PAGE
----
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    Ok, I just opened Browser and Epocrates. On Browser I tried both using back as many times as necessary to get out (which can be >20, but eventually it goes to the homepage, loads it, then hides), and closing the window (ditto about the homepage). Given that I can later quickly reopen my dynamic iGoogle page and see outdated infromation I'm fairly sure it's still running. Epocrates stays on whatever you left it on and won't stop running even from back on the first screen. But, don't take my word that they're still running, take a look:

    Code (Text):
    1. $ ps
    2. USER     PID   PPID  VSIZE  RSS     WCHAN    PC         NAME
    3. root      1     0     292    272   ffffffff 00000000 S /init
    4. root      2     0     0      0     ffffffff 00000000 S kthreadd
    5. root      3     2     0      0     ffffffff 00000000 S ksoftirqd/0
    6. root      4     2     0      0     ffffffff 00000000 S watchdog/0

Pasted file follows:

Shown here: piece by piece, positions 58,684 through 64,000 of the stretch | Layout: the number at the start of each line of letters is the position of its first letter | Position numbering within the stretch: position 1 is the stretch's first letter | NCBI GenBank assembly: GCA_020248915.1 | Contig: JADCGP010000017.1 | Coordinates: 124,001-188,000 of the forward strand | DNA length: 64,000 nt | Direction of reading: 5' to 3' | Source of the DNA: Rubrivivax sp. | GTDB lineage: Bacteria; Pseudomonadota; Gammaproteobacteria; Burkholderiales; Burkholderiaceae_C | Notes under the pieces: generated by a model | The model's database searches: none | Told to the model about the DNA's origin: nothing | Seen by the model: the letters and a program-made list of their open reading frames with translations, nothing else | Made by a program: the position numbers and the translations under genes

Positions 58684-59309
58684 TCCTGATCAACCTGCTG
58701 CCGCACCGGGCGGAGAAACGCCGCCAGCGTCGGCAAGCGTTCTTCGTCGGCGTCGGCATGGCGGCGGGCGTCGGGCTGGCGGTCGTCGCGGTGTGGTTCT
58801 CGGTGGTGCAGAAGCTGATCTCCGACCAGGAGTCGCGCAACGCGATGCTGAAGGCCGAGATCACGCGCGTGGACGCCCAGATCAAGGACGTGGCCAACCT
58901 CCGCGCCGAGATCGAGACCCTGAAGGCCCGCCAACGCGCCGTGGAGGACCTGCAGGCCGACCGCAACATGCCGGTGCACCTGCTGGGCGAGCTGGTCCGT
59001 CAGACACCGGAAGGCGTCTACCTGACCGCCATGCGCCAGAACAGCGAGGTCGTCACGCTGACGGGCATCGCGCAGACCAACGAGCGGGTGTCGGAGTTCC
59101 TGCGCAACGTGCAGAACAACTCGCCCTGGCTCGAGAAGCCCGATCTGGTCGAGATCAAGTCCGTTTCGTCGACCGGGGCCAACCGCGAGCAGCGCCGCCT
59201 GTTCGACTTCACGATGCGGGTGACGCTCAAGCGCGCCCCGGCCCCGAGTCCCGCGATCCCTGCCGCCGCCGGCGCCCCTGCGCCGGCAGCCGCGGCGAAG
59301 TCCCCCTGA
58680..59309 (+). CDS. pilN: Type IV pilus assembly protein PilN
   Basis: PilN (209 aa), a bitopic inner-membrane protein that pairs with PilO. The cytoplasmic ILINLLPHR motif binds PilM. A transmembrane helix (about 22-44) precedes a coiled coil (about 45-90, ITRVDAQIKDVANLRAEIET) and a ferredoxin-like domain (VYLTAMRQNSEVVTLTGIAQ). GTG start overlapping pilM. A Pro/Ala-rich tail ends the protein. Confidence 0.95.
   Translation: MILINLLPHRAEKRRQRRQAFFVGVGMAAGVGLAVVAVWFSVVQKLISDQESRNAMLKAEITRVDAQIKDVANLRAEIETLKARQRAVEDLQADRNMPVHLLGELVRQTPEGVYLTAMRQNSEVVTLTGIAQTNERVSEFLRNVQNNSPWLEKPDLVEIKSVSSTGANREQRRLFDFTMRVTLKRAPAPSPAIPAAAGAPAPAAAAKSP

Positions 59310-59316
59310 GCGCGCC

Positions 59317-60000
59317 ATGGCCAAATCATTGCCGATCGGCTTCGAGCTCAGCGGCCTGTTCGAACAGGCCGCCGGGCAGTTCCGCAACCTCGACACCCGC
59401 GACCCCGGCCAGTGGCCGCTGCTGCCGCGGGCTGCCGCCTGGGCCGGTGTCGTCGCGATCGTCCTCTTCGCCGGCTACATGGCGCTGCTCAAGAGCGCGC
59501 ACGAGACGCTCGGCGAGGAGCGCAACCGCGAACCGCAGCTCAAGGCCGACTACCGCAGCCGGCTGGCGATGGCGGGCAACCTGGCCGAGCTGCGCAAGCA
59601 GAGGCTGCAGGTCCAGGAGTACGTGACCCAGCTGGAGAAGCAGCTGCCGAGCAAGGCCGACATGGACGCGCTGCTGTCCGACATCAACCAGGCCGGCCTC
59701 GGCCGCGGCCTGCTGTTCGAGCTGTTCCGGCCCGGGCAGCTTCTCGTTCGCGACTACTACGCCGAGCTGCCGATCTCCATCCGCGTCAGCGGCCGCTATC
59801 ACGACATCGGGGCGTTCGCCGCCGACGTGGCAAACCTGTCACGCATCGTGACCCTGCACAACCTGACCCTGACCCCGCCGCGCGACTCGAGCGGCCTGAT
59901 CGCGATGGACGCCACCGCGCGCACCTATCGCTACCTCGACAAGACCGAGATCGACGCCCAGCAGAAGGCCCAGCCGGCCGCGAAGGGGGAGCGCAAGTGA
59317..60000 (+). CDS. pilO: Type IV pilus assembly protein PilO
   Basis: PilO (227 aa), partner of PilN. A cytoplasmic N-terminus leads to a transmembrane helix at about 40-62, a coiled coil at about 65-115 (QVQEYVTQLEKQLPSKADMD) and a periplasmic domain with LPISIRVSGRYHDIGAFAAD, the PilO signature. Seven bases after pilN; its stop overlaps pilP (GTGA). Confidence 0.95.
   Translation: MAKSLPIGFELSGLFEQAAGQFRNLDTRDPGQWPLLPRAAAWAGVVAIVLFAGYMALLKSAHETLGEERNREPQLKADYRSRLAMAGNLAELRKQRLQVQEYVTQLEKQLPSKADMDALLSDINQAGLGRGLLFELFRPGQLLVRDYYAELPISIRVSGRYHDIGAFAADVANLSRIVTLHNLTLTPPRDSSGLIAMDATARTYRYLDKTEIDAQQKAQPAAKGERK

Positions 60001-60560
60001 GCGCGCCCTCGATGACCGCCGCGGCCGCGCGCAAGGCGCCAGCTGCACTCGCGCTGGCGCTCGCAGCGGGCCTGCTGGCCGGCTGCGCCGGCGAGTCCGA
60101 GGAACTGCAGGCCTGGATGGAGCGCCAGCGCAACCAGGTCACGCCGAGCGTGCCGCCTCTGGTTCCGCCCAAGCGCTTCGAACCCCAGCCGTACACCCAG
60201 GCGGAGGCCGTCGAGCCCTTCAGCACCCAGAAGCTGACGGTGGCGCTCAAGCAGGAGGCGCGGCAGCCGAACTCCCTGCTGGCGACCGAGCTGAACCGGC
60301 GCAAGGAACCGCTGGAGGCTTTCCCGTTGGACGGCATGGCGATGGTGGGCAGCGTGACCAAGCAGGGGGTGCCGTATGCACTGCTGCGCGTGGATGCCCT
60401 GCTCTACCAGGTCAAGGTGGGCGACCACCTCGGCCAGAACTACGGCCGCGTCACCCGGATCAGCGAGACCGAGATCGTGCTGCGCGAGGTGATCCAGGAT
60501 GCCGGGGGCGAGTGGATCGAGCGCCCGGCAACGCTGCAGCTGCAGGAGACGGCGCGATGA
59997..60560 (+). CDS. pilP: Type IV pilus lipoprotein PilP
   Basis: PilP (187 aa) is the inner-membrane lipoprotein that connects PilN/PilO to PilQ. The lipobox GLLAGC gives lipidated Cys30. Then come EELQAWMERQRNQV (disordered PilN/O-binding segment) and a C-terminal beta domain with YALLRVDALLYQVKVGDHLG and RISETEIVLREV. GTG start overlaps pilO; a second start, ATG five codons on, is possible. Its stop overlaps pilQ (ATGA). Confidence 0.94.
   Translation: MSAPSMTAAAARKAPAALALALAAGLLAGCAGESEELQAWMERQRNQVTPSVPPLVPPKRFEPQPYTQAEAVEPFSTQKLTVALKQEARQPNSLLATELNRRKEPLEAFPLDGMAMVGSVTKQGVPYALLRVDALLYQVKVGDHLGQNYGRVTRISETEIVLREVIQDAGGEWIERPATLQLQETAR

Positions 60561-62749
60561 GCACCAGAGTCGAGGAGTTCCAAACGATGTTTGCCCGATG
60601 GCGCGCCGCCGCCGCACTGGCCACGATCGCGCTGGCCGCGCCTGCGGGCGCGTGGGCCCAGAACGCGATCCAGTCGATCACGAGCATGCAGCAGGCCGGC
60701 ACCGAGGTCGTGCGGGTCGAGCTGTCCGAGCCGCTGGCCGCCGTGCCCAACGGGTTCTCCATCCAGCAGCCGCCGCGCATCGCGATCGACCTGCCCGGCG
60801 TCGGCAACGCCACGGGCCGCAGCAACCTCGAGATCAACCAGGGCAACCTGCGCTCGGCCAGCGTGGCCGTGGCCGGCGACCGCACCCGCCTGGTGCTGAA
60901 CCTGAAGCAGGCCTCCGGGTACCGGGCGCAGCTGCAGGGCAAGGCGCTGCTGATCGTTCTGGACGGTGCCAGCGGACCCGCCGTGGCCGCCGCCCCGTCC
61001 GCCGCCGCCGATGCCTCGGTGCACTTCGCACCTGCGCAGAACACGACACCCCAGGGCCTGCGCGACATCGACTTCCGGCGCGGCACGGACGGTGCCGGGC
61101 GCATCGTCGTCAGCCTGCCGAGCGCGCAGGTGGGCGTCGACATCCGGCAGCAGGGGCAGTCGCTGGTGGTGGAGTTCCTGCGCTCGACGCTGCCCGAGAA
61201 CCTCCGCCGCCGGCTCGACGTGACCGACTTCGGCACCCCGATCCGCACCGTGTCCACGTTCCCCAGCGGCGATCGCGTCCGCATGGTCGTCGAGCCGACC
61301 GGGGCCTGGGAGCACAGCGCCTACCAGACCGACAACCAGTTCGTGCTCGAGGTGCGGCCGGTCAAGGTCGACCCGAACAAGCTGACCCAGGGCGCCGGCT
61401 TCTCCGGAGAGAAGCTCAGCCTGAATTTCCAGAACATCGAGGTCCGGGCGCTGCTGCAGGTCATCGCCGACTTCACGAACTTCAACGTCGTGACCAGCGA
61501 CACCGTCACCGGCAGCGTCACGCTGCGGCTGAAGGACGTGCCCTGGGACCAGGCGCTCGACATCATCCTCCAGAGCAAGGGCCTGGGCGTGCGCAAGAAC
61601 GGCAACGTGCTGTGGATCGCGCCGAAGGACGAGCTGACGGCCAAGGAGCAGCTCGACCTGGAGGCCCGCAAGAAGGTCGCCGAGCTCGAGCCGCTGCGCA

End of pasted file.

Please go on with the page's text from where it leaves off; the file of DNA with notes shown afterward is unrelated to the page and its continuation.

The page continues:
7. root      5     2     0      0     ffffffff 00000000 S events/0
    8. root      6     2     0      0     ffffffff 00000000 S khelper
    9. root      9     2     0      0     ffffffff 00000000 S async/mgr
    10. root      12    2     0      0     ffffffff 00000000 S suspend
    11. root      194   2     0      0     ffffffff 00000000 S sync_supers
    12. root      196   2     0      0     ffffffff 00000000 S bdi-default
    13. root      198   2     0      0     ffffffff 00000000 S kblockd/0
    14. root      202   2     0      0     ffffffff 00000000 S omap_serial
    15. root      210   2     0      0     ffffffff 00000000 S omap2_mcspi